By Alyssa Gillespie
Wherever L.M. Montgomery and her works travelled, touching the hearts of readers worldwide, her heart always belonged to Prince Edward Island, as evidenced in her journal when she wrote: “in leaving it felt that I was leaving the only place on earth my heart would ever truly love” (January 28, 1912). This love is not only reciprocated, but celebrated across PEI, especially at the L.M. Montgomery Institute.
Image of Epperly Plaza. Alyssa Gillespie, 2021.
At the rear entrance of the Robertson Library of the University of Prince Edward Island, there is the Epperly Plaza, named after Dr. Elizabeth (Betsy) Rollins Epperly who established the L.M. Montgomery Institute (LMMI) in 1993 to promote research into the life, works, and impacts of the Island born writer. The LMMI lives inside the Robertson Library, hosting one of the largest collections of Montgomery artifacts and publications. Since 2019, visitors have also been able to find a plaque in honour of Montgomery’s legacy in Epperly Plaza. This plaque is one installation in a much larger project: the L.M. Montgomery Literary Tour which allows Islanders and tourists to follow Montgomery’s footsteps by visiting the places that shaped and inspired her.
Image of L.M. Montgomery Walking Trail Plaque. Alyssa Gillespie, 2021.
The plaque is shaped like a book and designed to look as though the left page is being turned. An image of Claude Roussel’s bronze sculpture of Montgomery is featured on the left page (the actual statue can be found inside the Robertson Library). Accompanying the image is a quote from “The Day Before Yesterday,” an essay Montgomery wrote recalling her time at Prince of Wales College, one of the forerunners of the University of Prince Edward Island. The right page is decorated with a green bookmark and a pair of flowers, and is inscribed with a brief synopsis of the Robertson Library, the LMMI, and Montgomery’s educational connection to UPEI. All writing is printed in English, French, and Japanese.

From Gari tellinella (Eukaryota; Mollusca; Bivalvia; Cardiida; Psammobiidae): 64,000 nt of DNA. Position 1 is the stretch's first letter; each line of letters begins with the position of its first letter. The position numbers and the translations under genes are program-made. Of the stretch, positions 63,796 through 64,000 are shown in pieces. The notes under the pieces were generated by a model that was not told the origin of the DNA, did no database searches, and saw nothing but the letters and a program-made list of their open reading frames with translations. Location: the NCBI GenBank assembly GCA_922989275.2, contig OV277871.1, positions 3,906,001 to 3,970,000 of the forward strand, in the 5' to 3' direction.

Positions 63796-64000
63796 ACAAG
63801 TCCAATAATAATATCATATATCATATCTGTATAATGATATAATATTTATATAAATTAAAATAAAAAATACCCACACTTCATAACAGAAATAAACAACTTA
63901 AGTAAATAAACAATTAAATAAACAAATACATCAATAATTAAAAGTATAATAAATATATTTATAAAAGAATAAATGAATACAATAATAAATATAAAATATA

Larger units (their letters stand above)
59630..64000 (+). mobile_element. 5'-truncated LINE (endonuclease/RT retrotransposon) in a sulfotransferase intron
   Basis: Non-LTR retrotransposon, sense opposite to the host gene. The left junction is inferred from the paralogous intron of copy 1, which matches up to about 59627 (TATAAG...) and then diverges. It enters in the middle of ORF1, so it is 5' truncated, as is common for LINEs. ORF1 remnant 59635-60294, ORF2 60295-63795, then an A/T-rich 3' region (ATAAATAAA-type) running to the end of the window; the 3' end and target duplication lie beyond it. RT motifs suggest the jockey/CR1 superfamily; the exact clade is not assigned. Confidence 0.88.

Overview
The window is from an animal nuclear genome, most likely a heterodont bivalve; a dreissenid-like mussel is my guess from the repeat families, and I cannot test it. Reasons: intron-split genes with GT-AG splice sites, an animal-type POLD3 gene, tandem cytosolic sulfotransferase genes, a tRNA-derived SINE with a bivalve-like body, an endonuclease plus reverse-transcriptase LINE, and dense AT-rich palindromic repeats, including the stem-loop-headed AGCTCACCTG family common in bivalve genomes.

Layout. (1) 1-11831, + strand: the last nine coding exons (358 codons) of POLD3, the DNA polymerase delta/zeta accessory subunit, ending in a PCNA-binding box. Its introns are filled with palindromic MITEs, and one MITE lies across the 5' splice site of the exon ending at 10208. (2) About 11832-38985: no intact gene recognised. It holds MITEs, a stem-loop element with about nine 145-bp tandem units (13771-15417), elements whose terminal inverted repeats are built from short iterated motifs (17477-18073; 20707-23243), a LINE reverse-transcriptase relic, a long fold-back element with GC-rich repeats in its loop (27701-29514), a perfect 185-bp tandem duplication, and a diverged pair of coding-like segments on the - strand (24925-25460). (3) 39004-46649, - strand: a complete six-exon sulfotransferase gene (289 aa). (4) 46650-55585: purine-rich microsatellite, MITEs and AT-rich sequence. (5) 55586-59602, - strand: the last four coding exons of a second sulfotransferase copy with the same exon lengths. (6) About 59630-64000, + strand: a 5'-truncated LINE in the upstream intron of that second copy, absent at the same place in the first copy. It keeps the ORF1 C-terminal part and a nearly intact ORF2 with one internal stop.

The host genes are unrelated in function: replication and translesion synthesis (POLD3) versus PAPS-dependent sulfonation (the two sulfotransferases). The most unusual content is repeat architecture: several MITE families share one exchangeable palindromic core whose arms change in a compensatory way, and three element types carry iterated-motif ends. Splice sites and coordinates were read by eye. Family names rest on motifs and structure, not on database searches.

Image of Claude Roussel’s Bronze L.M. Montgomery Sculpture. Anne Victoria Photography, 2018.
As a current graduate student at the UPEI, and as a woman, I am drawn to this plaque as it is representative of what women who pursue their intellectual passions can achieve. After Montgomery received an education at Prince of Wales College, she went on to post-secondary education at Dalhousie in Halifax, making her one of the few women of her time to pursue higher education.
The plaque also honours another woman, Dr. Elizabeth Epperly.
Epperly sought an education from the University of Prince Edward Island, and was actually the first student to register at UPEI, due to her love of Montgomery. She went on to be the first female president of UPEI from 1995 -1998. Her portrait can be found hanging inside the Robertson Library. Without Montgomery’s belief that there was a place for women in education, Epperly may not have made her way to being the first female president of UPEI.
Having a plaque that honours such impressive women on campus serves as a source of inspiration for present students, especially female identifying students. Montgomery and Epperly’s accomplishments through their pursuit of knowledge is an example of what we can achieve.
While visiting this installation, consider also having a look inside the Robertson Library. There you will find the L.M. Montgomery Institute, as well as the L.M. Montgomery Archival and Special Collections Material including material which can be found on KindredSpaces (See Simon Lloyd’s “Research Two-Step”, a guide on how to navigate these collections here).
The LMMI has also been involved with several innovative and exciting projects that can be enjoyed from the comfort of your own home:
Learn more about The Inspiring World of L.M. Montgomery: A Literary Trail here.
Learn more about the L.M. Montgomery Institute here.
Learn more about the Projects and Possibilities of the L.M. Montgomery Institute here.